Angel Investing in Finland: An Analysis Based on Agency Theory and the Incomplete Contracting Theory

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Title: Angel Investing in Finland: An Analysis Based on Agency Theory and the Incomplete Contracting Theory
Author: Lahti, Tom
Contributor: Hanken School of Economics, Department of Management and Organisation, Entrepreneurship and Management
Thesis level: Doctoral thesis
Belongs to series: Economics and Society - 191
ISSN: 0424-7256
ISBN: 978-952-232-016-2
Abstract: Wealthy individuals - business angels who invest a share of their net worth in entrepreneurial ventures - form an essential part of an informal venture capital market that can secure funding for entrepreneurial ventures. In Finland, business angels represent an untapped pool of capital that can contribute to fostering entrepreneurial development. In addition, business angels can bridge knowledge gaps in new business ventures by means of making their human capital available.
This study has two objectives. The first is to gain an understanding of the characteristics and investment behaviour of Finnish business angels. The strongest focus here is on the due diligence procedures and their involvement post investment. The second objective is to assess whether agency theory and the incomplete contacting theory are useful theoretical lenses in the arena of business angels. To achieve the second objective, this study investigates i) how risk is mitigated in the investment process, ii) how uncertainty influences the comprehensiveness of due diligence as well as iii) how control is allocated post investment.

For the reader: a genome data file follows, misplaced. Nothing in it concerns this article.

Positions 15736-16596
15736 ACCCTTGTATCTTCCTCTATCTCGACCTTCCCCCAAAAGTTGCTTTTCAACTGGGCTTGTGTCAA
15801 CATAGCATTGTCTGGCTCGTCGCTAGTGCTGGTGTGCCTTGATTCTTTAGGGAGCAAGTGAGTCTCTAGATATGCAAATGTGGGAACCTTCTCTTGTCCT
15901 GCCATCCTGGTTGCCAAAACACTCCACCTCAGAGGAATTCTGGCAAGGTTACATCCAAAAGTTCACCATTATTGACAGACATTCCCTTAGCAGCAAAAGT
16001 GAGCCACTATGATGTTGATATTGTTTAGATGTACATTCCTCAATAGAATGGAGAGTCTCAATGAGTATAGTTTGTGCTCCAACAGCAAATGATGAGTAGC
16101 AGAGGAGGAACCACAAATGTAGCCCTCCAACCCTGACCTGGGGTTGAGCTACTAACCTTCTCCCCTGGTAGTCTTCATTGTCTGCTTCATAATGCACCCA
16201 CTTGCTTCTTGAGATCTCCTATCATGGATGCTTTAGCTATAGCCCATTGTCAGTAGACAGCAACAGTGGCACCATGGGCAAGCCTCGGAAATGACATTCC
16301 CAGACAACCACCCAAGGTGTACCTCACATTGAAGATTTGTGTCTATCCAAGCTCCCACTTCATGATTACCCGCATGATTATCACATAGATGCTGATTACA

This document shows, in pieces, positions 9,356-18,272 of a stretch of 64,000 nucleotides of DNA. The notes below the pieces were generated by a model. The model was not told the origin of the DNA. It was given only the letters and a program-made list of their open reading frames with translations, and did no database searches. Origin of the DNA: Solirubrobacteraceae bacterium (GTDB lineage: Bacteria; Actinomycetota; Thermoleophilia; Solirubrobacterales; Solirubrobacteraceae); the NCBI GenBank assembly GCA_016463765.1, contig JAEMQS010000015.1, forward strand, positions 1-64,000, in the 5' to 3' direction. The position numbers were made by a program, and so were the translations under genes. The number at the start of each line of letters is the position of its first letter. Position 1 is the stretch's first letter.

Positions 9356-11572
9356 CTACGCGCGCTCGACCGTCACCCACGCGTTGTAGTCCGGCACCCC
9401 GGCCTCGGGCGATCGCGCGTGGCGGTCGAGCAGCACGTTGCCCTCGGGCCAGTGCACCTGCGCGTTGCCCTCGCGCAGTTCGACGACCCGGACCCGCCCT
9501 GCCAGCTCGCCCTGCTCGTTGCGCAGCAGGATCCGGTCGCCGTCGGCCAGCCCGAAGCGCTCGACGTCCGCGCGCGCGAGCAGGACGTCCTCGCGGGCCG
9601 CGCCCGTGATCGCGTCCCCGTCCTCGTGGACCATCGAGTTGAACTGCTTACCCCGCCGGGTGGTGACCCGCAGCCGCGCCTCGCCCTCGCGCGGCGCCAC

Research hypotheses are derived from assumptions underlying agency theory and the incomplete contacting theory. The data for this study comprise interviews with 53 business angels. In terms of sample size this is the largest on Finnish business angels. The research hypotheses in this study are tested using regression analysis.
This study suggests that the Finnish informal venture capital market appears to be comprised of a limited number of business angels whose style of investing much resembles their formal counterparts’. Much focus is placed on managing risks prior to making the investment by strong selectiveness and by a relatively comprehensive due diligence. The involvement is rarely on a day-to-day basis and many business angels seem to see board membership as a more suitable alternative than involvement in the operations of an entrepreneurial venture.
The uncertainty involved does not seem to drive an increase in due diligence. On the contrary, it would appear that due diligence is more rigorous in safer later stage investments and when the business angels have considerable previous experience as investors. Finnish business angels’ involvement post investment is best explained by their degree of ownership in the entrepreneurial venture. It seems that when investors feel they are sufficiently rewarded, in terms of an adequate equity stake, they are willing to involve themselves actively in their investments.
The lack of support for a relationship between increased uncertainty and the comprehensiveness of due diligence may partly be explained by an increasing trend towards portfolio diversification. This is triggered by a taxation system that favours investments through investment companies rather than direct investments. Many business angels appear to have substituted a specialization strategy that builds on reducing uncertainty for a diversification strategy that builds on reducing firm specific (idiosyncratic) risk by holding shares in ventures whose returns are not expected to exhibit a strong positive correlation.
URI: http://hdl.handle.net/10227/297
URN:ISBN:978-952-232-016-2
Date: 2009-01-07
Copyright information: This publication is copyrighted. You may download, display and print it for Your own personal use. Commercial use is prohibited.
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